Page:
Genomic tools for the management of European flat oyster (Ostrea edulis) stocks

  • Mark McCullough

Student thesis: Doctoral ThesisDoctor of Philosophy


As the heritable basis for a population’s response to changing external pressures, the genetic characterization of distinct O. edulis populations is a prerequisite for effective management and conservation strategies. While previous efforts to measure genetic diversity and structure among O. edulis stocks have provided valuable insights, they have relied on a limited number of molecular markers. In an effort to expand our understanding of O. edulis genetic units and aid effective long term stock management, tissue sampled from over 1700 individuals representing the Atlantic coasts (with a focus on Irish coasts), Croatia and introduced North American O. edulis were obtained. This sample set was normalised (n = 867) across locations and used to estimate the genetic structure and diversity with existing microsatellite markers, using several analytic approaches (Chapter 2). Novel genetic clusters were identified, while also providing a point of reference for subsequent studies with new markers. A subsample (n = 364) of individuals, representing the microsatellite-inferred genetic clusters, were genotyped using an array consisting of 11,151 novel biallelic SNP loci, and genetic diversity and structure was estimated using several methods (Chapter 3). Despite the smaller sample set used, this analyses confirmed the genetic clusters previously identified by microsatellite markers with greater accuracy. The main difference in the results from both analyses was in the degree of support for the genetic clusters, which was stronger for the SNP data set. No conclusive evidence, however, was found for further substructure. We found evidence for putative adaptive differences between inferred genetic clusters. Finally, mitochondrial genome (mtDNA) resequencing of O.edulis (n = 40 ) from seven distinct locations forms the basis of Chapter 4. A preliminary analysis of molecular diversity and phylogeny among these samples was undertaken. In addition, we outline an approach to identify highly informative mtDNA regions, for marker design and more efficient application over a large sample set.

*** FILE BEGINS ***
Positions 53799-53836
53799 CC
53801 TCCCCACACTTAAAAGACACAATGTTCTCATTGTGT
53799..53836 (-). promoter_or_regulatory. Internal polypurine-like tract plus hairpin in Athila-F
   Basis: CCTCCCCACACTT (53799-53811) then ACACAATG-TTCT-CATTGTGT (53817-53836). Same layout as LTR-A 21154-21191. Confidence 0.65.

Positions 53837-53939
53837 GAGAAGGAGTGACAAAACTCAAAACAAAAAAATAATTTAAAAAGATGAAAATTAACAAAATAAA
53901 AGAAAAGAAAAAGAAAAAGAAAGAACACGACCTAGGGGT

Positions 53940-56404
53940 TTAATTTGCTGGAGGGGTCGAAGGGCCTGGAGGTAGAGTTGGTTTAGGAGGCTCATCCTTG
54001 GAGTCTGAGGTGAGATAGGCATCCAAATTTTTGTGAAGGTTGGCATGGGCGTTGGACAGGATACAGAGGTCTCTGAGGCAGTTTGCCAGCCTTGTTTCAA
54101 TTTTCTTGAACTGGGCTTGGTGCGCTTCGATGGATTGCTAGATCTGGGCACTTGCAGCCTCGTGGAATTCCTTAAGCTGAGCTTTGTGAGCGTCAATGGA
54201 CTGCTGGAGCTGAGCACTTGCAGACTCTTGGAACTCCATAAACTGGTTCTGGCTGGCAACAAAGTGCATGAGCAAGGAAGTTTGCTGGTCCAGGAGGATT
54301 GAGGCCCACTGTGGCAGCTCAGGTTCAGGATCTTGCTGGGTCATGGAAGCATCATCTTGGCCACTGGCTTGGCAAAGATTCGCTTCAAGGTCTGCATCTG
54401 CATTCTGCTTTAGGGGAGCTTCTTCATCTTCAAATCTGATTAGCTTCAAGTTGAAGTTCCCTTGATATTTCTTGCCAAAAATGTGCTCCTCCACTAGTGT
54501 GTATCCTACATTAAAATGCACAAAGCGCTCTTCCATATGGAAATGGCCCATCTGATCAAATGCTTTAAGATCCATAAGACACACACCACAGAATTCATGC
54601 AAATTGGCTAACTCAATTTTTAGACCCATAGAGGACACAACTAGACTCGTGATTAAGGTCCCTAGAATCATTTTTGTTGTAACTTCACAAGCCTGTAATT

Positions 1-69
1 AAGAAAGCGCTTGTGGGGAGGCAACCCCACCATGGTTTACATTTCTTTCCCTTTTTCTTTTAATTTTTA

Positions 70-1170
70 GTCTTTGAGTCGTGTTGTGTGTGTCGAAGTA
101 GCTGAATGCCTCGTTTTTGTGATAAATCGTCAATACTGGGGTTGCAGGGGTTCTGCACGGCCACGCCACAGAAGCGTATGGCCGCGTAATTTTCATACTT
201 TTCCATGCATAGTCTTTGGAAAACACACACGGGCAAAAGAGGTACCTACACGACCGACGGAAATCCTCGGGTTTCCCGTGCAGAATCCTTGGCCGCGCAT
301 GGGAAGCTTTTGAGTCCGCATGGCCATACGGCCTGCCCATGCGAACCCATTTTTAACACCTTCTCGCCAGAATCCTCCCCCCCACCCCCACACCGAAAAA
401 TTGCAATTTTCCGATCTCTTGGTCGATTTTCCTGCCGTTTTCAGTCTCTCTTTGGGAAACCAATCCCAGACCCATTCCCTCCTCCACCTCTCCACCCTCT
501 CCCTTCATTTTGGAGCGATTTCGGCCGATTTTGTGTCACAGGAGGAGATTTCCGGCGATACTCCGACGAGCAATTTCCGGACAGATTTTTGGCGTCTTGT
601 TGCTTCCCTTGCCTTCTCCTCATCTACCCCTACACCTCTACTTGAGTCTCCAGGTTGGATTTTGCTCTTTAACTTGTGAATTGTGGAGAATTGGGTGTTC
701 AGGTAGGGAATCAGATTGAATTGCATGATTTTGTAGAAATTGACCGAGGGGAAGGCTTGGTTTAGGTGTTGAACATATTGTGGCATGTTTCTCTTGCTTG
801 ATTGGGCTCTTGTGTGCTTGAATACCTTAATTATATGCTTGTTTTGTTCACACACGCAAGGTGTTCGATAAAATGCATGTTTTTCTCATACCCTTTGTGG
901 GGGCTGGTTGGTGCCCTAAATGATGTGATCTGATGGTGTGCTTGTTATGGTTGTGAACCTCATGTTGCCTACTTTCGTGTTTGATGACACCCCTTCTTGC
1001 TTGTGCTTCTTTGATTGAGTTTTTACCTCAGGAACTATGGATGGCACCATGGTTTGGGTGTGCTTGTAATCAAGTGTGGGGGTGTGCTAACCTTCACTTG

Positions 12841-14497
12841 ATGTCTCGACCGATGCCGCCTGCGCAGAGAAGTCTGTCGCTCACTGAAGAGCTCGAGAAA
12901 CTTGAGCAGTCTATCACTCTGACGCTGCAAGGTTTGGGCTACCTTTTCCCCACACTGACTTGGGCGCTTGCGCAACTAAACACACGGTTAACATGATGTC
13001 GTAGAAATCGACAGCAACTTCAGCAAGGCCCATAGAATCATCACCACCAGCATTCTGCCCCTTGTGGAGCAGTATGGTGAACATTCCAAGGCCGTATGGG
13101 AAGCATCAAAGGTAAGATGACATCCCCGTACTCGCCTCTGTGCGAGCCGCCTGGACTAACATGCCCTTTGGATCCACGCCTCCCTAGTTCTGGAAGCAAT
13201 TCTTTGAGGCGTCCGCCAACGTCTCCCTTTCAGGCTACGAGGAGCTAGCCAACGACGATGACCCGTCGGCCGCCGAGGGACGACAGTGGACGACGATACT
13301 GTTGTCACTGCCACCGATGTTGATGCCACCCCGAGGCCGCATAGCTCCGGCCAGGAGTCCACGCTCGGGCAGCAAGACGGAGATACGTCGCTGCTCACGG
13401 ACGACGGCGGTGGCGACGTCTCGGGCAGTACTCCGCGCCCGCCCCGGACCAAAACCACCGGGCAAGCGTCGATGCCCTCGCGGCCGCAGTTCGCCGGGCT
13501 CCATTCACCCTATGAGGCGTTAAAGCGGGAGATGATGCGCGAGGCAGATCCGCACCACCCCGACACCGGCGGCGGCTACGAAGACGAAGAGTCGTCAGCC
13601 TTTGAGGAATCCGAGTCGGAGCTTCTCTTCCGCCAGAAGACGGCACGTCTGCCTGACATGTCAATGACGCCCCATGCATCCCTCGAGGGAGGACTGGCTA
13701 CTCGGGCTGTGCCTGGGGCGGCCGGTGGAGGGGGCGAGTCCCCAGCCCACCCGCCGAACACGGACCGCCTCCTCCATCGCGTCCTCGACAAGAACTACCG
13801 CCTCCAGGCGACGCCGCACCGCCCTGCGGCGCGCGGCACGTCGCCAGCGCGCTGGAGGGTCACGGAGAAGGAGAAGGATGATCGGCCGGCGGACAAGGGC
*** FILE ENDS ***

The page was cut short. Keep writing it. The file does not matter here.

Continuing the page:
Date of AwardJul 2020
Original languageEnglish
Awarding Institution
  • Queen's University Belfast
SponsorsINTERREG VA Programme (European Union) & University of New Brunswick
SupervisorPaulo Prodohl (Supervisor)


  • European flat oyster
  • Ostrea edulis
  • Population Genetics
  • Microsatellite
  • Population Structure
  • SNP
  • selection detection
  • Mitochondria
  • bioinformatics
  • Aquaculture management

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